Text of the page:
Caveat: We typically don't recommend buying your airfare from the cruise line--here's Wendy's latest explanation of the drawbacks--so you might want to skip the $400 air-discount portion of the deal, since you can probably do better on your own.

Book by: July 31. And note that this deal is capacity-controlled, which means that once a certain percentage of cabins have been filled, the offer will end.

For travel: On every 2010 sailing.

Book through: Richard Turen, whom Wendy has recommended before for his savvy advice, unflinching honesty, and in-depth knowledge of European cruising.

July 02, 2009

Buy a 7-Night Cruise in Southeast Asia and Get 6 Nights on Land for Free

Star Clippers Thailand  See Thailand's islands by land and sea with this deal from Star Clippers. Photo courtesy of

By Kathryn Maier on Travel Deals

Daily deals If you want to explore Thailand--and beyond--by both land and sea, this deal's for you: Book a seven-night Star Clippers cruise in Southeast Asia and get six additional nights on land for free.  

For the cruise portion, you have your choice of three different itineraries. Two are round-trip out of Phuket and visit numerous Thai islands.  The third is between Phuket and Singapore and also visits Malaysia. These sailings start at $2,080 per person, including taxes and port fees, and depart weekly between November 2009 and March 2010.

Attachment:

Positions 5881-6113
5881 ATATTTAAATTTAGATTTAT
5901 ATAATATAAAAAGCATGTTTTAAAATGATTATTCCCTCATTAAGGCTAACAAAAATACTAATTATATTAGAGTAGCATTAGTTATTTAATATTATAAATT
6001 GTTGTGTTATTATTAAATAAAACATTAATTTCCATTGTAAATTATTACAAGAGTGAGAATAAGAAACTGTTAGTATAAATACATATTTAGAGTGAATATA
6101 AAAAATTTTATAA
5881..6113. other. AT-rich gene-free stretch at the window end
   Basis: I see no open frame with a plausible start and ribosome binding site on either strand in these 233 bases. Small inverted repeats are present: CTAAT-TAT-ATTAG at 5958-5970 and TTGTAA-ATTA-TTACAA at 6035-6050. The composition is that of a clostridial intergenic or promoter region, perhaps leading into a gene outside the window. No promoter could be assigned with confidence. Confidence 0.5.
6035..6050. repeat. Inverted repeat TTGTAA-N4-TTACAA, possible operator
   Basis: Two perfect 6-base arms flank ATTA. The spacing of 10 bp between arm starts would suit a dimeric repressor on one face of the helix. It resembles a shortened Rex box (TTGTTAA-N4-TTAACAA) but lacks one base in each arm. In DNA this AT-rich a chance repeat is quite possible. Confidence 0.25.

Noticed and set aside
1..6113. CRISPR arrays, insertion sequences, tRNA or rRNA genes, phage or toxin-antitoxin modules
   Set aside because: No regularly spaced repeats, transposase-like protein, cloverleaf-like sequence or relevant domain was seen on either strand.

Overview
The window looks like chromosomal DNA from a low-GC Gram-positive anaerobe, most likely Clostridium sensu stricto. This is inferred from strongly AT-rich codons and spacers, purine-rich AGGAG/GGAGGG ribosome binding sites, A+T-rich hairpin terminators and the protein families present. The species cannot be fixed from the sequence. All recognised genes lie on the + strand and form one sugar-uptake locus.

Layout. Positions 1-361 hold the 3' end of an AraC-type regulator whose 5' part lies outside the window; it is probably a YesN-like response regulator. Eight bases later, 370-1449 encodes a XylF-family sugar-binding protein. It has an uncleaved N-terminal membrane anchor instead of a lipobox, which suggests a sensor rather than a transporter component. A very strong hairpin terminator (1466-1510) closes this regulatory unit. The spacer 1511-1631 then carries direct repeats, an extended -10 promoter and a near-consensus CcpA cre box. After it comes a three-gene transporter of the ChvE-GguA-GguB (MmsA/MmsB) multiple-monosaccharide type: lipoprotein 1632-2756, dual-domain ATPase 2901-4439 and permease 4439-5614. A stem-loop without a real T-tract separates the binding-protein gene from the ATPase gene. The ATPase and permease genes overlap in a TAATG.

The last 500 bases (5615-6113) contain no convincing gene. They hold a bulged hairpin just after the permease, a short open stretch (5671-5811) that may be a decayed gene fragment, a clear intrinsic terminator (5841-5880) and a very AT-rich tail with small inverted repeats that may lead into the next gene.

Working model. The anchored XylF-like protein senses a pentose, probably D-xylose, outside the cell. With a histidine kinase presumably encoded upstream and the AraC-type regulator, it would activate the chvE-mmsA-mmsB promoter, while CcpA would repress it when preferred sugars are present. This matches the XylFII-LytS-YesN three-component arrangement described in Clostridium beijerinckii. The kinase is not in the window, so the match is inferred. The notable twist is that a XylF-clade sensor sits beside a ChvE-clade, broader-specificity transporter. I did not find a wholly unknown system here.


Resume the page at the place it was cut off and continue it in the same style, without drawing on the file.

All three itineraries give you four free nights in Bangkok. The two round-trip cruises out of Phuket also include two nights on land in Phuket, and the Phuket-Singapore cruises add on two nights in Singapore.

What's included in the free land packages: In Bangkok, you get four nights in a hotel, a half-day city tour, a cultural dinner show, the flight between Phuket and Bangkok, and airport-hotel transfers.  In Phuket, you get two nights in a hotel, theme park admission, a buffet dinner, and transfers.  In Singapore, you get two nights in a hotel, a half-day city tour, and transfers. The six-night land package ordinarily has a price tag of $940 to $970 per person.

Book by:  There's no book-by date; this promotion will run as long as cabins are still available. 

For travel between: November 2009 and March 2010.

Book through: Linda Allen, one of the cruise specialists on Wendy's list of top travel planners, informed us of this deal.  She can be reached at 800-422-3445 or